The saying “Music to my ears” may soon have an entirely different meaning to people who have hearing loss.
Exposing children to music can have a worthwhile impact on hearing as is highlighted by a joint study conducted by the University College London and the University of Helsinki.
Evaluating Speech-in-Noise Performance
Speech-in-noise performance was the principal measure researchers observed, putting 43 young kids in a clinical study for 14 to 17 months. 22 of the children enrolled had normal hearing while the other 21 had cochlear implants. The researchers recognized that children with implants had a hard time understanding speech so they created control and test sets which assigned participants to singing and non-singing groups.
For children in the singing group, a significant improvement in awareness and speech-in-noise performance was revealed in comparison with children in the non-singing group.
Music Trains The Ear
This study is just the latest in a long line of research endeavors that demonstrate the benefits of musical training to enhance cognitive ability and speech processing. A study from the Montréal Neurological Institute corroborated these findings and suggested that musical training can enhance speech perception in loud environments.
Identifying speech syllables through a number of background noises was the goal of this study which analyzed 15 musicians and 15 non-musicians.
The ages of the participants in the research by Drs. Yi and Roberts, in contrast to the Helsinki/London study, averaged 22 years old. These participants had normal hearing but there was a considerable difference in results between the musicians and the non-musicians.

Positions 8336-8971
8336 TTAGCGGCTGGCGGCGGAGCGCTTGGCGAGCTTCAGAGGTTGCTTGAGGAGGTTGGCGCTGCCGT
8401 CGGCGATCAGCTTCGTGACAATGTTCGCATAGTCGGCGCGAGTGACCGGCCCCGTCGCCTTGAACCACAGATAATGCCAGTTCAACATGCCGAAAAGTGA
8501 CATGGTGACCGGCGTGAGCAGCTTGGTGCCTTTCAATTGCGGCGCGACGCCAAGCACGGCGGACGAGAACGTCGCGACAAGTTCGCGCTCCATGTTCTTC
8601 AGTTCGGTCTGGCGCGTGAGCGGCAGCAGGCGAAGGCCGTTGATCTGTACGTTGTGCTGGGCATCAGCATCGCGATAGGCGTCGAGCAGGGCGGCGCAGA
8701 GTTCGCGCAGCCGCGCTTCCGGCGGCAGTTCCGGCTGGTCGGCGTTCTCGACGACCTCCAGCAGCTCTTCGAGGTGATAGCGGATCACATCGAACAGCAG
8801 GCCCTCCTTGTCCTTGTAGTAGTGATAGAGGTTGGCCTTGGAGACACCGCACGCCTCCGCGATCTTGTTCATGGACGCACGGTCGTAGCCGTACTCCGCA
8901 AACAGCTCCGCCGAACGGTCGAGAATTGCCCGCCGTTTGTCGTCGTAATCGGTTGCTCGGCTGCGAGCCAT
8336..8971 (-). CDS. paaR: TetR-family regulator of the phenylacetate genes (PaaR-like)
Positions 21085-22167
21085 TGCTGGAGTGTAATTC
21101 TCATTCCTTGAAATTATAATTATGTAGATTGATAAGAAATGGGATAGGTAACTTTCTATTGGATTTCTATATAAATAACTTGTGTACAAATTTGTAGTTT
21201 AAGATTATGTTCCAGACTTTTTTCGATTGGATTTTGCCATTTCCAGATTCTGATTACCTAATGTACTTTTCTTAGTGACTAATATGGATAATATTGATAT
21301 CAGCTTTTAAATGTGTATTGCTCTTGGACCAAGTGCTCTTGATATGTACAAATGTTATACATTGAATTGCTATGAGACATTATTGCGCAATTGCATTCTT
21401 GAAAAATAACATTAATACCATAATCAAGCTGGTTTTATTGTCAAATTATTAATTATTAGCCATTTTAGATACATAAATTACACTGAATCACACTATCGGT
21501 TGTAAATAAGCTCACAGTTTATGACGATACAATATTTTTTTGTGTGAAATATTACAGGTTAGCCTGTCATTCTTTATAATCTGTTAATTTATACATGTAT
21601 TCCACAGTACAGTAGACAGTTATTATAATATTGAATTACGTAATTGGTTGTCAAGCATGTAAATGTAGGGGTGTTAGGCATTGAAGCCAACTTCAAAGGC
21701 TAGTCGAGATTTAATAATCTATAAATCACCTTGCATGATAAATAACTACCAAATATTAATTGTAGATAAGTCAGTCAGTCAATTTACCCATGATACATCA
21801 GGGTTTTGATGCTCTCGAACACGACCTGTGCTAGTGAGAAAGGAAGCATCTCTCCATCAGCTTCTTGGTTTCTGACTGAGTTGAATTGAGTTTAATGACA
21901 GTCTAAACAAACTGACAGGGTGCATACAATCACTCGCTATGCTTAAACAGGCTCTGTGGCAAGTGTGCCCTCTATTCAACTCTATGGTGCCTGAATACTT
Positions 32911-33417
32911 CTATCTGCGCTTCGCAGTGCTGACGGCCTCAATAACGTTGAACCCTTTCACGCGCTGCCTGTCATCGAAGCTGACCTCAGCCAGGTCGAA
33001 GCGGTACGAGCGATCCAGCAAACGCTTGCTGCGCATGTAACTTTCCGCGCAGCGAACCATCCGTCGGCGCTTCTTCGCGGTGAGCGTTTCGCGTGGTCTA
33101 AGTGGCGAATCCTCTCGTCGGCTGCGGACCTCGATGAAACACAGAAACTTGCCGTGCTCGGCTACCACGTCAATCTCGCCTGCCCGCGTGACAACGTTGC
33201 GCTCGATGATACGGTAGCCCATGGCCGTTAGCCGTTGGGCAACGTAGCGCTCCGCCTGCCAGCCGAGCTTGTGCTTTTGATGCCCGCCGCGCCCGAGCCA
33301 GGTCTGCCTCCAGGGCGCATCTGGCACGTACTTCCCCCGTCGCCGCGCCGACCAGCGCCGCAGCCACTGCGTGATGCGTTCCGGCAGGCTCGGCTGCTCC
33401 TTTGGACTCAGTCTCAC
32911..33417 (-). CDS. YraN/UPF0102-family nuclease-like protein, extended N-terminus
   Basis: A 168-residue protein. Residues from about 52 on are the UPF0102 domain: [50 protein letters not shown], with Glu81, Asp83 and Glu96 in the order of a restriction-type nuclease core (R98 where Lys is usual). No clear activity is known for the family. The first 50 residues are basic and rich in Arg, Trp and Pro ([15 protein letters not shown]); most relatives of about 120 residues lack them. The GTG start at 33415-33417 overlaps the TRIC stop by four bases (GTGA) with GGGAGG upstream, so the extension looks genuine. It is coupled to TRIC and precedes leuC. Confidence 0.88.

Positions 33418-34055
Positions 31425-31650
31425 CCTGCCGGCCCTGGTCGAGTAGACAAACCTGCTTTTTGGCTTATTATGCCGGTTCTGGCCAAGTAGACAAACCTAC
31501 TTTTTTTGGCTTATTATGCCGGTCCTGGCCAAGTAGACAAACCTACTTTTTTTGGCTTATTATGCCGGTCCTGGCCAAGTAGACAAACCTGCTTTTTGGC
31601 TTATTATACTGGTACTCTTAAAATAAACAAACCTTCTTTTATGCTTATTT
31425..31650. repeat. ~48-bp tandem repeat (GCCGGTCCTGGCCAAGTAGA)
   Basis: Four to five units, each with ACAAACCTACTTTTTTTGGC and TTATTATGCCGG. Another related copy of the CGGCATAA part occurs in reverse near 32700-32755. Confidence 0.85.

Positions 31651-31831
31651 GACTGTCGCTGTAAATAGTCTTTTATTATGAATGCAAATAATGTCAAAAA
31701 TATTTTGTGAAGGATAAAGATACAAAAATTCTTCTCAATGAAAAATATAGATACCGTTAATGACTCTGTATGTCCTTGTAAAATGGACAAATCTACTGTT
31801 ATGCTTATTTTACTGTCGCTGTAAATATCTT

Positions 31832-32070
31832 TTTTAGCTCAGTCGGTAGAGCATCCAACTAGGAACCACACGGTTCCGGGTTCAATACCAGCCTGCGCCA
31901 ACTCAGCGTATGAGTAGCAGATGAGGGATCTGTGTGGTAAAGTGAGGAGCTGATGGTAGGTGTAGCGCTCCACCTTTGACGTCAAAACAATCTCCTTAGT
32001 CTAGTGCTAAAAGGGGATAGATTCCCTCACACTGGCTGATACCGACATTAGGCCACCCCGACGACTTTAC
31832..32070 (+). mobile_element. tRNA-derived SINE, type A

Non-Musicians Were Outperformed By Musicians
The two groups performed equally under conditions without any noise, but the musicians would separate themselves as the study went on, outperforming non-musicians at all other signal-to-noise ratios. It’s likely that the ability to perform well on these tests was a result of enhancements to the left interior frontal and right auditory parts located inside of the brains of the musicians.
But there’s more to the benefits of the musical training identified by Dr. Yi and Robert’s research. The auditory motor network is refined and united to the auditory system and speech motor system by this musical training according to this study.
It’s significant to note that while the musicians examined were adults, they all started their musical training at a much younger age and accumulated at least a decade of musical training. This once again supports the recent assessment that musical training can have a powerful impact.
The Affect of Hearing Loss on Beethoven
Hearing loss has been a challenge for some of the world’s most famous composers and musicians. Probably the most well-known deaf composer, Ludwig van Beethoven was able to hear when he was born, but that began to diminish while he was in his late 20s.
The early foundation of Beethoven’s training, though extreme, was probably the conduit for extending his musical career. Through the last 10 years of his life, Beethoven was, in fact, nearly completely deaf. Amazingly, it was over the last 15 years of his life that Beethoven composed some of his most popular pieces.
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